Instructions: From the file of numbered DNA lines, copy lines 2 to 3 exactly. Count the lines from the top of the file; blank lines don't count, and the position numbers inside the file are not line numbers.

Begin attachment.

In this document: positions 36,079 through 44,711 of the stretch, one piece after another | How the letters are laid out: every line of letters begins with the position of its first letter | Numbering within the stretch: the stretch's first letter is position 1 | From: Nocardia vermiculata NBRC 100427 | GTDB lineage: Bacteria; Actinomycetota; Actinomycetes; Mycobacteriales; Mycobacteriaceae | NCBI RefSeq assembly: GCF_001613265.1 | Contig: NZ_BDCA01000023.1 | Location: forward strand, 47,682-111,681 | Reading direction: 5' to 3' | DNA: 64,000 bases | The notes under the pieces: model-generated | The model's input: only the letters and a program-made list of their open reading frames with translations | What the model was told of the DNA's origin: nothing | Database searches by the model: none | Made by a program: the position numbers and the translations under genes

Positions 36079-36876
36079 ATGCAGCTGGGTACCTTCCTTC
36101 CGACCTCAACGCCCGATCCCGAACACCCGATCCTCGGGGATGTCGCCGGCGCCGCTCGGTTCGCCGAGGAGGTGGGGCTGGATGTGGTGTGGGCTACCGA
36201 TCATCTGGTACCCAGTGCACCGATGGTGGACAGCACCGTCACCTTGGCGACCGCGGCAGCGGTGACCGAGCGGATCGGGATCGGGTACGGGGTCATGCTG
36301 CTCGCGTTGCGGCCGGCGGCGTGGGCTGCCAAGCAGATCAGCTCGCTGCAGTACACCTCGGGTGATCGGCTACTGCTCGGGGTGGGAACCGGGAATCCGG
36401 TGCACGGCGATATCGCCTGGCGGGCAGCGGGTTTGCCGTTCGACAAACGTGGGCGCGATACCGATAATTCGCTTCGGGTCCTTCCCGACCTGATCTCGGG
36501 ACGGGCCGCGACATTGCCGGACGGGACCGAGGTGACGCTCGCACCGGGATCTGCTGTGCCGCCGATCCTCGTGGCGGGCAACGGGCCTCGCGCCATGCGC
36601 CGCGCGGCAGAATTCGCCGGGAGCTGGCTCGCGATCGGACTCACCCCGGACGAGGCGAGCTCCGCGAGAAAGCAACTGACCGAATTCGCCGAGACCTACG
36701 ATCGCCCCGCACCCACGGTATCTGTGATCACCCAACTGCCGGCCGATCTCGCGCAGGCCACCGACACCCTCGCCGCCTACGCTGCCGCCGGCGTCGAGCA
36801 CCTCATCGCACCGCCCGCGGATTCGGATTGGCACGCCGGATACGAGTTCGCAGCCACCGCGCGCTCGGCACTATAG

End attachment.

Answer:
Positions 36079-36876
36079 ATGCAGCTGGGTACCTTCCTTC